Adrian Meronk must rank highly in Pole of possible winners in Dubai

Adrian Meronk has every chance of getting his 2024 campaign off to the perfect start in the Dubai Invitational on the DP World Tour (Zac Goodwin/PA)

THE DP World Tour’s 2024 campaign gets started with a new event in Dubai on Thursday, and already it is abundantly clear this could be a difficult year for the Europe-based circuit.

A field of 60 players go to post for the Dubai Invitational, a gentle pro-am opener to blow the rust away before next week’s Desert Classic, but many of the continent’s leading lights are either taking an extended break, playing in the Sony Open in Hawaii, or in Jon Rahm’s case getting ready for the start of the LIV season in February.

Indeed, the three names at the top of the betting for the Sony Open are European Ryder Cup stars in Ludvig Aberg, Tyrrell Hatton and Matthew Fitzpatrick, all of whom have made the straightforward call that it is easier to make a short hop from last week’s Sentry to Honolulu than wing it halfway round the world to the Middle-East.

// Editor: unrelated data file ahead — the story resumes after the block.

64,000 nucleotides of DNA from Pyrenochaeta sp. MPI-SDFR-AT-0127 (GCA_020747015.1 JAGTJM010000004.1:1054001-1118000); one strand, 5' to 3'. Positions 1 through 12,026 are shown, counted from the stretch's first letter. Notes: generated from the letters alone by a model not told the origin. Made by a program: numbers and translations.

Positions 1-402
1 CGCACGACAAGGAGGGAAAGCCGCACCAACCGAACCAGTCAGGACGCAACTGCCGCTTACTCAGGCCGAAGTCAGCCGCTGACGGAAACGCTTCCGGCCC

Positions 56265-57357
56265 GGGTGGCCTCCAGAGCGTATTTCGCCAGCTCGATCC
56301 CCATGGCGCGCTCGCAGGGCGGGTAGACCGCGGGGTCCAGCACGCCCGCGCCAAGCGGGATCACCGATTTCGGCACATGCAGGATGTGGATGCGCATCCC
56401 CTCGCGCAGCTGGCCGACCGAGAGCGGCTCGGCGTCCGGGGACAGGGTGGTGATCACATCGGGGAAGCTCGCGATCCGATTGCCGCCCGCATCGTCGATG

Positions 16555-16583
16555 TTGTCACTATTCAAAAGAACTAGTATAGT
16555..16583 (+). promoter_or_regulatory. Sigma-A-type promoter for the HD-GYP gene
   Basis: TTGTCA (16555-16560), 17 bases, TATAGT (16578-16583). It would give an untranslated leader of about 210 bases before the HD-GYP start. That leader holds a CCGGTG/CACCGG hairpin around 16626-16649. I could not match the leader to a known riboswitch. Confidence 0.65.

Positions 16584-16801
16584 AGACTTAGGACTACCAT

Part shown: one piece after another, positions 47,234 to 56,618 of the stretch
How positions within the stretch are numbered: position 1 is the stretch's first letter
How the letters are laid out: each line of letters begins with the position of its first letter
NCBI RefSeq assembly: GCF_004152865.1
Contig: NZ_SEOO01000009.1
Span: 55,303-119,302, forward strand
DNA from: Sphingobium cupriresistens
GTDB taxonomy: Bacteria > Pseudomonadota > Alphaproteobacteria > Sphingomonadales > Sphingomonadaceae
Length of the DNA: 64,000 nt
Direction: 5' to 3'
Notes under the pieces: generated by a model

Tommy Fleetwood has made that arduous trek to tee it up in Dubai, where the organisers will be hugely grateful the DP World Tour’s biggest remaining star, Rory McIlroy, is also in attendance.

After Rahm’s defection, there will be a huge onus on McIlroy in terms of carrying his home tour, and while he says he simply wants to focus on his game and keep busy in the build-up to The Masters in April, there are sure to be plenty of demands on his time.

The world number two goes to post for the inaugural Dubai Invitational as a hot favourite, with only smatterings of 3/1 still on offer at the time of writing.

This event is hosted at the Dubai Creek Resort, which held two renewals of the Desert Classic way back in 1999 and 2000, so it will be new to most of the players, in terms of competitive play at least.

Rory McIlroy of Northern Ireland tees off on the 8th hole during the third round of the Dubai Desert Classic in the UAE.
Rory McIlroy has been a regular visitor to Dubai over the years, winning five times since 2009

That said, McIlroy spends plenty of time in the Gulf region and has a stellar record there, while a host of DP World Tour regulars are residents in the area and should be familiar enough with the short par 71 lay-out that awaits from Thursday morning.

The big debate is whether you want to get involved with McIlroy at 3/1, and while the course is a bit of an unknown, he has won in Dubai five times over the years, most recently at the Desert Classic 12 months ago.